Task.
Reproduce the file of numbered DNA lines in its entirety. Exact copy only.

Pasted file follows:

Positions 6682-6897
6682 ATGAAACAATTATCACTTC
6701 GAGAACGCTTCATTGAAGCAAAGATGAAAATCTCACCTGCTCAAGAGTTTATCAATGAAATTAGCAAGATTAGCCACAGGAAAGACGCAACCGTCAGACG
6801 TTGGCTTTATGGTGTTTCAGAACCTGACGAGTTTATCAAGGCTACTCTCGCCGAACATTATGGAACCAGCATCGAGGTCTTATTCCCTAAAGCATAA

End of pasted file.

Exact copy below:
Positions 6682-6897
6682 ATGAAACAATTATCACTTC
6701 GAGAACGCTTCATTGAAGCAAAGATGAAAATCTCACCTGCTCAAGAGTTTATCAATGAAATTAGCAAGATTAGCCACAGGAAAGACGCAACCGTCAGACG
6801 TTGGCTTTATGGTGTTTCAGAACCTGACGAGTTTATCAAGGCTACTCTCGCCGAACATTATGGAACCAGCATCGAGGTCTTATTCCCTAAAGCATAA